In many ways, autistic children cannot enjoy the hallmarks of a “normal” childhood. Although many can learn to function socially despite the disorder (especially when it is caught early and addressed), still they will face challenges that other kids never have to consider. Walking onto a playground full of kids can quickly become overwhelming for a child that has trouble differentiating stimuli. And you might not be able to ascertain if your child’s reluctance to eat certain foods (vegetables, for example) is due to a legitimate challenge that food presents (wrong color, weird texture or smell, etc.), or if it is simply a regular sort of childish aversion to “healthy” food items. This can make your job even harder when it comes to ensuring that your autistic child is getting the nutritious diet and high activity level required to keep him/her healthy.
However, it is extremely important for autistic children to receive proper diet and exercise regimens. For one thing, their physical health may play a role in how they advance through their disorder. Just because they demand nothing but waffles and peanut-butter sandwiches doesn’t mean you have to give in. They need a balanced (and sometimes specialized) diet to stay strong and have the best chance of working through their disorder. As the parent, it is your job to provide this, no matter how difficult the task. And if you can find ways to make it into a game, or substitute equally nutritious items for those that they dislike, you’re going to make everyone’s life a lot easier.
As for exercise, the importance to autistic children (and indeed, all children) cannot be underestimated. For one thing, you may find that a child who is otherwise withdrawn will come to life when taught a sport or allowed to dance to different types of music. It can not only keep muscles strong and bodies developing normally, it can also help to expel excess energy, reduce stress, and even serve as a form of expression (especially when a child is having difficulty with speech or other forms of communication). It can even be a way for your child to interact and connect with their peers. Although it is entirely possible that complex sports or other physical games are beyond the capabilities of your child, you should experiment with all different kinds of physical activities to see if there are any he/she takes to. It could be a godsend for the both of you.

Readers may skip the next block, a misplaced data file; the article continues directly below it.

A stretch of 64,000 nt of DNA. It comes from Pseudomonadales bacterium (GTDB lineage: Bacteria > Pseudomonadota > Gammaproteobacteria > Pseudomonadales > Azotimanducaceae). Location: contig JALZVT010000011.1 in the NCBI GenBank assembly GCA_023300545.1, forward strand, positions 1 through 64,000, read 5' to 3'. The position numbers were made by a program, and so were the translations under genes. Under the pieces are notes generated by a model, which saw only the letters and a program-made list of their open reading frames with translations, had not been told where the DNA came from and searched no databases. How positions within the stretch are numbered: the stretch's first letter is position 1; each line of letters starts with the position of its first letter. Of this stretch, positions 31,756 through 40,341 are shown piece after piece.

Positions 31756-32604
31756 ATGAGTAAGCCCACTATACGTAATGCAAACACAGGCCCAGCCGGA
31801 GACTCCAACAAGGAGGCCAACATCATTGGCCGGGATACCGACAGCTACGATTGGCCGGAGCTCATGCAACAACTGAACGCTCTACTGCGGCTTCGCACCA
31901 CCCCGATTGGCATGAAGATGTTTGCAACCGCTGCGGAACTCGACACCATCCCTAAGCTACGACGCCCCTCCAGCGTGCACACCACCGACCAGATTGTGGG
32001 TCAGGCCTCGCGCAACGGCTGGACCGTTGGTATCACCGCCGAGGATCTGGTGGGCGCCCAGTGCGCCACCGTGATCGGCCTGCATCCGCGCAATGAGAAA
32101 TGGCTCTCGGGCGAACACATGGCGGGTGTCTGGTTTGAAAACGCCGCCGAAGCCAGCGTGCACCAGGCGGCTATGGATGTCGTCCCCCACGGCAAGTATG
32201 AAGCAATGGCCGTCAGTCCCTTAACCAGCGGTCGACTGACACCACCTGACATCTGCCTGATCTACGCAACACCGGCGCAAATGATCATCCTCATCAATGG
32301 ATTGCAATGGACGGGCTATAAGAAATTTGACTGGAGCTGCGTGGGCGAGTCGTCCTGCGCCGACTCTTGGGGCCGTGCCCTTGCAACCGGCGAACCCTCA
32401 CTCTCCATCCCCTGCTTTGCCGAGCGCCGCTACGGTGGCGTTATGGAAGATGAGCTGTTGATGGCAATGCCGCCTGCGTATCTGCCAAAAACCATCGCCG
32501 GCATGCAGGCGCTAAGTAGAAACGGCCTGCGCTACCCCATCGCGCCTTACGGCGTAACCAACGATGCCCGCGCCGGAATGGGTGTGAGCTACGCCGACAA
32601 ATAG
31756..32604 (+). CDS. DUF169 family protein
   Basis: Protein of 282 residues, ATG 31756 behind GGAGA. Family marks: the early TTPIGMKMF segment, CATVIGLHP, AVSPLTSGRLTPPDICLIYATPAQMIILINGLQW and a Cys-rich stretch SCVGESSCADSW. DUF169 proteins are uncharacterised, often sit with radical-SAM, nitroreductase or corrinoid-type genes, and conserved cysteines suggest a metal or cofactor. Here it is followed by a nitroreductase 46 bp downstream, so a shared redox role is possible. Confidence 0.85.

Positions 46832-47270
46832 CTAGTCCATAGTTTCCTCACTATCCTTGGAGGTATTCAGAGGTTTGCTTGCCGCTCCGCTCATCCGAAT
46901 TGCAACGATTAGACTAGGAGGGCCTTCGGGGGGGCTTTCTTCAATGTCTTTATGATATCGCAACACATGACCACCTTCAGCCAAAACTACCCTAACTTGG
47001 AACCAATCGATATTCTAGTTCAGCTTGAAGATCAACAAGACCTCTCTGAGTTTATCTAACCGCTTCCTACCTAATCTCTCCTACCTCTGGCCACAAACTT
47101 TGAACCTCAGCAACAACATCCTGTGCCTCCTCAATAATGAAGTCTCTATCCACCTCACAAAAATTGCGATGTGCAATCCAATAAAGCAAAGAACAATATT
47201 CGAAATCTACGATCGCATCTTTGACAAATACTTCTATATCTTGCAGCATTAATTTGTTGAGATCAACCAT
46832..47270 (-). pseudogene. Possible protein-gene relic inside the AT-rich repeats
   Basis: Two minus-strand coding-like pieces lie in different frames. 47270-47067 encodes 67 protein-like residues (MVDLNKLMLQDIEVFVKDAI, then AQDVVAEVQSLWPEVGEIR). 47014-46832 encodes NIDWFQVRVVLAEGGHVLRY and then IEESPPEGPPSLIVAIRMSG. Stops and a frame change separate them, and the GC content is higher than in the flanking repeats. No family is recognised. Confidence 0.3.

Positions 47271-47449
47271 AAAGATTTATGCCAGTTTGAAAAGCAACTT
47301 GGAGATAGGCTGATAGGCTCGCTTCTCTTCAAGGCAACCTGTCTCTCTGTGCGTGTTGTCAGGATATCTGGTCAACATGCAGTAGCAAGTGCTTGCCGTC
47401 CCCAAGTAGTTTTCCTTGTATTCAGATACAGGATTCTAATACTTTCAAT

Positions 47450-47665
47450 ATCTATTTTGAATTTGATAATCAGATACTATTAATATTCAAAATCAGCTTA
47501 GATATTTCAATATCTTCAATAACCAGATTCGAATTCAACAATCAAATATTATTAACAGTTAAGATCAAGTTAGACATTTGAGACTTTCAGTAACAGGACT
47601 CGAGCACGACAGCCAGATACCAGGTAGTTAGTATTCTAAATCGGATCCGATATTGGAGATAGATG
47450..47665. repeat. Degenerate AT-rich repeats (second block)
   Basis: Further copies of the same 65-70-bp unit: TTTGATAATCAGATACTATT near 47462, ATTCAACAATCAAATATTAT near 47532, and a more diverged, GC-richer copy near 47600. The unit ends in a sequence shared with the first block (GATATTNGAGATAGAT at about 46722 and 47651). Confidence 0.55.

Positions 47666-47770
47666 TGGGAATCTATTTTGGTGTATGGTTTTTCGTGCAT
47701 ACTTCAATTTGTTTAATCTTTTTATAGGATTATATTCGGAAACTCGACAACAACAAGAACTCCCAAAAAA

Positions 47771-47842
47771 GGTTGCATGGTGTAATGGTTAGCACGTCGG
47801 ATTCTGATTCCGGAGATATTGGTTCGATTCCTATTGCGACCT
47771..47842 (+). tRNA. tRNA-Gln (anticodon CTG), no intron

It may not always be easy to ensure that an autistic child receives the diet and exercise they need to function and develop properly, but it is important to keep trying, despite any frustrations or setbacks. The overall health of your child, as with any other, depends largely on your level of involvement. So do what you can to tailor a diet that is both nutritious and takes your child’s likes and dislikes into account. And when it comes to exercise, try to get outdoors and get moving every day. It could be helping even more than you imagine.